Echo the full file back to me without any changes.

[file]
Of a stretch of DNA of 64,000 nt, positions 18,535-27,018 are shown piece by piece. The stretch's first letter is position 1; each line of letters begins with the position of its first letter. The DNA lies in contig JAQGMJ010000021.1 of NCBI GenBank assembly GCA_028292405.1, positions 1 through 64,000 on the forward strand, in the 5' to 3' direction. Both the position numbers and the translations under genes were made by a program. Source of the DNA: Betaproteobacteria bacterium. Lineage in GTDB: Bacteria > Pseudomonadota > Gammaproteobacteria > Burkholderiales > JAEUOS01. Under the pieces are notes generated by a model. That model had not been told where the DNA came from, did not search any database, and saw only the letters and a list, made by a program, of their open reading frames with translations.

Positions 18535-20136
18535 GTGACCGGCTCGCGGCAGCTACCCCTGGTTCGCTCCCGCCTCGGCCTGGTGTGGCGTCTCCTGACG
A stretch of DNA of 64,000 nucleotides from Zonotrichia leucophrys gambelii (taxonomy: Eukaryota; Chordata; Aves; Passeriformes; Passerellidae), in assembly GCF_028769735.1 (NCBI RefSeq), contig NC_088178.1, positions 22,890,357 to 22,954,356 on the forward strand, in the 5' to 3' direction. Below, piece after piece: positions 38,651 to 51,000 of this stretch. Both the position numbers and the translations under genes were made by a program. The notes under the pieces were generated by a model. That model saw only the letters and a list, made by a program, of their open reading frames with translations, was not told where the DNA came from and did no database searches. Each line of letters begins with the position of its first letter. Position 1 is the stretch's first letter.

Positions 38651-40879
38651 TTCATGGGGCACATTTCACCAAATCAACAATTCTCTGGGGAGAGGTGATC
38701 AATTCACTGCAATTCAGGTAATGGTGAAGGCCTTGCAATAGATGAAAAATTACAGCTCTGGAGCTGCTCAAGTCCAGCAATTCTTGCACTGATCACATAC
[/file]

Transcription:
Of a stretch of DNA of 64,000 nt, positions 18,535-27,018 are shown piece by piece. The stretch's first letter is position 1; each line of letters begins with the position of its first letter. The DNA lies in contig JAQGMJ010000021.1 of NCBI GenBank assembly GCA_028292405.1, positions 1 through 64,000 on the forward strand, in the 5' to 3' direction. Both the position numbers and the translations under genes were made by a program. Source of the DNA: Betaproteobacteria bacterium. Lineage in GTDB: Bacteria > Pseudomonadota > Gammaproteobacteria > Burkholderiales > JAEUOS01. Under the pieces are notes generated by a model. That model had not been told where the DNA came from, did not search any database, and saw only the letters and a list, made by a program, of their open reading frames with translations.

Positions 18535-20136
18535 GTGACCGGCTCGCGGCAGCTACCCCTGGTTCGCTCCCGCCTCGGCCTGGTGTGGCGTCTCCTGACG
A stretch of DNA of 64,000 nucleotides from Zonotrichia leucophrys gambelii (taxonomy: Eukaryota; Chordata; Aves; Passeriformes; Passerellidae), in assembly GCF_028769735.1 (NCBI RefSeq), contig NC_088178.1, positions 22,890,357 to 22,954,356 on the forward strand, in the 5' to 3' direction. Below, piece after piece: positions 38,651 to 51,000 of this stretch. Both the position numbers and the translations under genes were made by a program. The notes under the pieces were generated by a model. That model saw only the letters and a list, made by a program, of their open reading frames with translations, was not told where the DNA came from and did no database searches. Each line of letters begins with the position of its first letter. Position 1 is the stretch's first letter.

Positions 38651-40879
38651 TTCATGGGGCACATTTCACCAAATCAACAATTCTCTGGGGAGAGGTGATC
38701 AATTCACTGCAATTCAGGTAATGGTGAAGGCCTTGCAATAGATGAAAAATTACAGCTCTGGAGCTGCTCAAGTCCAGCAATTCTTGCACTGATCACATAC